“A Fortnight for Example” By Aidan O’Driscoll, Writer at Shinebox

By The Minneapolis Egotist / /

It’s a phrase Shineboxers know well and use often.

Partly because it’s punchy and memorable. Sprinkled with logos, pathos, and ethos. (The Greeks would’ve loved it.) Mostly, however, because it’s one of our core values.

And it’s taken seriously.

FBNA is more than rotating beer taps and zero tolerance for micro aggression. “It’s literal, but also figurative,” Shinebox Founder & Visionary Randy Larson explains. “It’s about hiring the kind of people who don’t really need rules.” Trust. Accountability. Understanding. This is what we ask of Shineboxers when they come aboard.

And it’s something our leadership team demands of itself, too. It makes sure FBNA (and our other core values) act as cultural drivers, spurring progressive change at all levels of our work. And it started with not working.

At the beginning of the year, Shinebox assembled a new leadership team to take the business in bold new directions. One of the first changes the team made was to implement an unlimited PTO policy, feeling it aligned closely with FBNA.

“There’s your work life, personal life, and sleep life,” Randy said. “You have to get enough of those three things. Not only to sustain yourself, but to feel fulfilled, to feel loved and to recharge your brain. Unlimited PTO gives our team the tools to help balance those three equal parts.”

Shinebox is certainly not the first to implement unlimited PTO. Job postings advertising unlimited vacation policies rose 178% between 2015 and 2019 with adoptees citing flexibility, retention, and reduced administrative work as major benefits. Even still, there were concerns about potential downsides for Shinebox. Though the downsides are slightly counterintuitive.

“Studies show that employees by and large do not abuse unlimited PTO policies,” CEO Jason Cook said. “In fact, quite the opposite is found; employees don’t take as much PTO as they should. And that’s a problem.”THE FORTNIGHT, UNLIMITED PTO’s CHILL COUSIN
We’ve defined FBNA, an essential Shineboxism. Let’s crack open the dictionary once more. The Fortnight, noun, is a yearly two-week vacation Shineboxers are strongly encouraged to take.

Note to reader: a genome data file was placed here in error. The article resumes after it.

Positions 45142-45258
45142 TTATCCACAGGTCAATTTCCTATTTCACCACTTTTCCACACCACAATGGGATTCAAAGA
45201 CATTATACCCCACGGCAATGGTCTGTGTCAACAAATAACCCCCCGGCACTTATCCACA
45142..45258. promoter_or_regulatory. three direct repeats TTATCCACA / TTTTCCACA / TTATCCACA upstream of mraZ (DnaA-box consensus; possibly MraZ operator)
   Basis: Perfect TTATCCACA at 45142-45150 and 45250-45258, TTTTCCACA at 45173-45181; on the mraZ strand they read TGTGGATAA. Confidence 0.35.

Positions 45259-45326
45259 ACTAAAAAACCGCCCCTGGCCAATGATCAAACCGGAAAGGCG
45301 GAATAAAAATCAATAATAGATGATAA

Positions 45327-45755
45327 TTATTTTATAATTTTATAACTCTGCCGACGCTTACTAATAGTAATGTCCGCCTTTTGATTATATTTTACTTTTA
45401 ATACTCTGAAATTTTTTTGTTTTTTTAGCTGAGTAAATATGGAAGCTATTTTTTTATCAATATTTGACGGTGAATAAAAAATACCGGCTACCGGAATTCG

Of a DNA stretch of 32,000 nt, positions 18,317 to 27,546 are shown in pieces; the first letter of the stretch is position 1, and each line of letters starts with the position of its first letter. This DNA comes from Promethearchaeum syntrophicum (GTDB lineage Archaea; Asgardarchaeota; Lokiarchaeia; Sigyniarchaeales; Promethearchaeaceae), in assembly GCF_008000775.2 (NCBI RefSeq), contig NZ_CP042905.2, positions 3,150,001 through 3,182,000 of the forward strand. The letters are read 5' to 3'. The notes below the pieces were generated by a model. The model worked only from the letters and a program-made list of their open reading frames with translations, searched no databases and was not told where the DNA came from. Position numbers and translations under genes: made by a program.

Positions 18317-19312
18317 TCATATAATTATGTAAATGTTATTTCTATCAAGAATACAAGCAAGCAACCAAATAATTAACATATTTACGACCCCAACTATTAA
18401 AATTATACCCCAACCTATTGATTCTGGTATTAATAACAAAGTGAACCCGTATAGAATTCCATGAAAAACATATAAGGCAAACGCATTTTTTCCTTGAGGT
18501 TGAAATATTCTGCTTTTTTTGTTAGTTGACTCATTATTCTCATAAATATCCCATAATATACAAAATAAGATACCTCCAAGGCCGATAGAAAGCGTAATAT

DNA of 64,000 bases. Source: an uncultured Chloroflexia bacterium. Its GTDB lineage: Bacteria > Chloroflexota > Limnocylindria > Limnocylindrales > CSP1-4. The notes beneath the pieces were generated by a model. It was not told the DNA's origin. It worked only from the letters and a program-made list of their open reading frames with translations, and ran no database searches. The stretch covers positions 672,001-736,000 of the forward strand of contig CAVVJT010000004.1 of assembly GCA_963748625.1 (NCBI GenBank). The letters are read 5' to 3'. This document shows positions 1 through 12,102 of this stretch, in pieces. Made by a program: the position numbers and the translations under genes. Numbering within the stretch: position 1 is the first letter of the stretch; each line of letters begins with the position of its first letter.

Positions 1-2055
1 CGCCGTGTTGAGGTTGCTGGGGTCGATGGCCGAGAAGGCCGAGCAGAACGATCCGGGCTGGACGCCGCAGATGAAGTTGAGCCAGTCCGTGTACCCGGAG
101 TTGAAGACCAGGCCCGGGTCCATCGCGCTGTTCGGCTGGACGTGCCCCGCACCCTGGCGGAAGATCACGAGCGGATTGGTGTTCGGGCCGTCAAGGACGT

E.g., “Bobby used his Fortnight to go camping in Banff with his two little kids Sally and Bob, Jr.” Now we’ve established what The Fortnight is, let’s dive in. Why two weeks?

The thinking goes: two weeks allows enough time to step away from work, enjoy your time off, and get back into the swing of things. It’s not too short. Not too long. It’s just the right amount of time to recharge.

“The Fortnight gives people permission,” according to Tiffany Hahnfeldt, our Director of Operations. “Two weeks gives you an opportunity to get away from work long enough to rest and reset.”

And what if the thought of two whole weeks away from work is too much to bear? Don’t take it. Remember the thing about rules? The Fortnight is a tool in your PTO toolbox. If taking a few days every month is best, that’s just fine.

Our ECD Ross Phernetton puts it another way. ”No one should be so important that they can’t be gone for two weeks. That’s the hidden benefit; it fosters trust and shared accountability.” Shineboxers know that co-workers have their back while they’re gone. The no-vacation martyr who needs to feel like the linchpin—need not apply.

You’ve probably heard about, or worked for, companies whose core values are meaningless, empty statements. Written on a wall, or in a handbook, or alluded to in an all-hands meeting.

It’s refreshing to have joined a company where core values are continually applied to policies, and where leadership looks to employees for input on work preferences. The Fortnight is proof of that.

So while it’s clear where the agency is headed, I just need to figure out where I’m going for fourteen days straight. :0


  1. Zzzzzzzz October 7, 2022

    Is this a paid ad or what?

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